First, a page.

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Osweiler hits Broncos rookie minicamp with new mechanics under the Manning Plan

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Brock Osweiler goes overhand for his new team. (Getty Images)

The Denver Broncos certainly know who their franchise quarterback is in the short term; they won the Peyton Manning Derby and gave the legendary signal-caller a five-year, $96 million contract for that sense of security. However, the opt-out portions of that deal point to Manning's age and injury history -- and the knowledge that even with The Sherriff on board, there are no sure things in football.

To that end, and to satisfy the longer-term view, the Broncos selected Arizona State quarterback Brock Osweiler in the second round of the 2012 NFL Draft. Osweiler once beat out John Elway's son, Jack, for the Sun Devils' starting position, and he's now in the box as the first quarterback drafted by Elway, the personnel executive. He'll also be learning the finer points of the position from Manning as he goes along. The opportunity to get the hang of the NFL game from two of the greatest ever to play is a rare gift, but Osweiler knows that he has to meet that challenge at least halfway. As a result, he'd been working on his odd, "pizza-delivery" throwing motion through the pre-draft process. The idea was to look like a different player when he showed up to his first rookie minicamp in Denver.

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"I'll know more once I watch the film this afternoon," Osweiler said of the results after his first throwing session. "I haven't gotten a chance to see it yet. But, if Coach [John] Fox is happy, that's a good sign. Obviously, I have to go out there and keep improving. That was something that we worked very hard on. When I say we, Coach [Noel] Mazzone and myself over the past couple of months to improve my delivery, improve my footwork. For Coach [Fox] to notice it today, that's a good sign."

Coach Fox did indeed notice. "I think when we went there to Arizona State for the private workout, you could tell that he had worked on his delivery," Fox said. "Whether it is golfers with golf swings or players with motions and what not, it isn't radical—he has to use his height advantage a little bit better with that higher delivery. He's an accurate passer and I think he became more accurate."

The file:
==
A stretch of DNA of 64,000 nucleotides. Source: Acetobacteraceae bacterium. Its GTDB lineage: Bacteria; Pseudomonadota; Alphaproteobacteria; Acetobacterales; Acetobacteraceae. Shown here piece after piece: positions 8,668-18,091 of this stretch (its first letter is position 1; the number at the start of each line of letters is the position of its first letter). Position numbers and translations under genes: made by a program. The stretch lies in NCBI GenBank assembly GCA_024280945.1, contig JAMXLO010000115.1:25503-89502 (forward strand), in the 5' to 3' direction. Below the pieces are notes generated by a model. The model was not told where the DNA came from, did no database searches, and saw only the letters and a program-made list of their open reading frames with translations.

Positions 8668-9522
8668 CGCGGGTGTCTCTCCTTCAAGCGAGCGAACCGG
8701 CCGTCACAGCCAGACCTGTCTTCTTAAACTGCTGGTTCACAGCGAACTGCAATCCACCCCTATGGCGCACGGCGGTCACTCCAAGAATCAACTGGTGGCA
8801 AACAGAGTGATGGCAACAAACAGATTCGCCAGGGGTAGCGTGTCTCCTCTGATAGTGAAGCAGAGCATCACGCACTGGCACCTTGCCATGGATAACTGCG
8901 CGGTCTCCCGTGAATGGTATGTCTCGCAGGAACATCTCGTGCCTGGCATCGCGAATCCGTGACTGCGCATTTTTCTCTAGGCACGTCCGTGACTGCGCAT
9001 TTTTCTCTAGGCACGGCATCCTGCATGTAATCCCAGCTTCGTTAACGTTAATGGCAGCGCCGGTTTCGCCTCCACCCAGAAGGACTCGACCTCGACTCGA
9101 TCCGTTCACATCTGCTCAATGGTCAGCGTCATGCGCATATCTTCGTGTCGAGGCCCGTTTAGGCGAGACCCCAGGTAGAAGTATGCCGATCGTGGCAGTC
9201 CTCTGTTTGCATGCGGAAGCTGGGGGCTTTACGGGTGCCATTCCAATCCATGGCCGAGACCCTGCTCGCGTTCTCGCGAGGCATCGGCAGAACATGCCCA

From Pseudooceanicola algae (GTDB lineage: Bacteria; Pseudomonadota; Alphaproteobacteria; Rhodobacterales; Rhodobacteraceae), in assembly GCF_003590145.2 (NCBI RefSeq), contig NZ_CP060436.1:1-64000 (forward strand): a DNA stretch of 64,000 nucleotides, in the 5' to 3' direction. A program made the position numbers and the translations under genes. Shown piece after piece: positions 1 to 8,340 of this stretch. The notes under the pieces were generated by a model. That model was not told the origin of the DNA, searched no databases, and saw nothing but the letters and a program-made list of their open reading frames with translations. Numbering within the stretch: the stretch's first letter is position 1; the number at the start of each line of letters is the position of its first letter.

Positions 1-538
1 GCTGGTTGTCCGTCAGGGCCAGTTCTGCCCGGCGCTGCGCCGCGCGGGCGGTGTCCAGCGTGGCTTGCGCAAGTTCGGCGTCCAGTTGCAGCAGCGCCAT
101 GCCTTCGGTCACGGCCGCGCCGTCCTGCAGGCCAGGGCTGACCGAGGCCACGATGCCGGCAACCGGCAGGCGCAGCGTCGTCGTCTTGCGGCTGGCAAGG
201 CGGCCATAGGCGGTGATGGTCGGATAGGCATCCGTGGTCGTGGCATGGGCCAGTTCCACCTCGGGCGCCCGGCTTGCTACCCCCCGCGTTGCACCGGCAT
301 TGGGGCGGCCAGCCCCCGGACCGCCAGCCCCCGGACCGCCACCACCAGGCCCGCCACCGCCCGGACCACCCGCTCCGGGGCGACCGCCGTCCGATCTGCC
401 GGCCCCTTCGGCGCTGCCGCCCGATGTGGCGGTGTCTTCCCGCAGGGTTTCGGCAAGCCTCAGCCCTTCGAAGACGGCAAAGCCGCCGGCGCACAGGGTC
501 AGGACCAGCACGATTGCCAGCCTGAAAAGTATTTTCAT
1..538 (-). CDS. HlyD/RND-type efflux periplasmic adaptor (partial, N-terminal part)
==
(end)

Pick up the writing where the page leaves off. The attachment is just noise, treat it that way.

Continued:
The 6-foot-7, 242-pound Osweiler had a tendency in college to throw with a three-quarter delivery, negating his height advantage and leading to some inconsistent patches. And the multi-sport athlete has a few other challenges to overcome -- he had just 15 college starts, and he'll face many of the same NFL transitional issues common to college quarterbacks who played primarily in the shotgun. Still, Osweiler's stats were impressive in his limited experience. He didn't throw a single interception through six games in 2010, and when he got the starting job in 2011, he re-wrote many Arizona State passing records. Osweiler became the school's first quarterback to throw for over 4,000 yards in a season, and set marks for completions (326) and attempts (516).

His 26 touchdowns were the fourth-most in school history for a single season, and he was also the first ASU quarterback to start a game as a freshman since Jake Plummer in 1993 -- yet another tie to his new team. Plummer, of course, played for the Broncos from 2003 through 2006. Plummer was replaced by Jay Cutler, whose jersey #6 Osweiler now wears.

Osweiler will face an interesting development process in Denver, but the Broncos are used to succeeding with athletic and unconventional quarterbacks who have odd deliveries. There was that Tim Tebow fellow, after all.

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"I would say the main thing is getting my elbow raised up," Osweiler said, when asked how the mechanical fixes are going. "A lot of times in college, my elbow would drop below my shoulder, if you will. When you do that, you lose velocity, you lose accuracy [and] you're less consistent with your throws. We basically made a huge point to bring that elbow up to a more traditional throwing motion and get it above my shoulder. Coach [Mazzone] did a tremendous job. Now the biggest thing is to transition those training sessions out here to the practice field."

Mazzone was Arizona State's offensive coordinator during the Dennis Erickson era, and his departure in the wake of Erickson's forced exit was one of the reasons Osweiler left school early. Mazzone now runs UCLA's offense, and also worked with Tebow during the lockout last year. It all ties together very nicely.

Now, it's a different level of scrutiny -- drafted by perhaps the best quarterback ever to play the game, and tutored by another man of whom the same could be said. No pressure, right?

"I just look at where I'm at right now as obviously a tremendous opportunity," he said. "I thank everybody in the Broncos organization for bringing me here. But, really when I step back and I take that day-by-day approach, I'm just looking at it as I'm playing football. It's something I've done since first grade. You start off in flag football practice, you did you drill and you played football. [It was the] same thing freshman year in high school, same thing junior year at Arizona State. But, in saying that, I do understand who selected me. I treat that as a huge honor and like I told you guys when I first came here, I cannot be any more happy to be a Denver Bronco."

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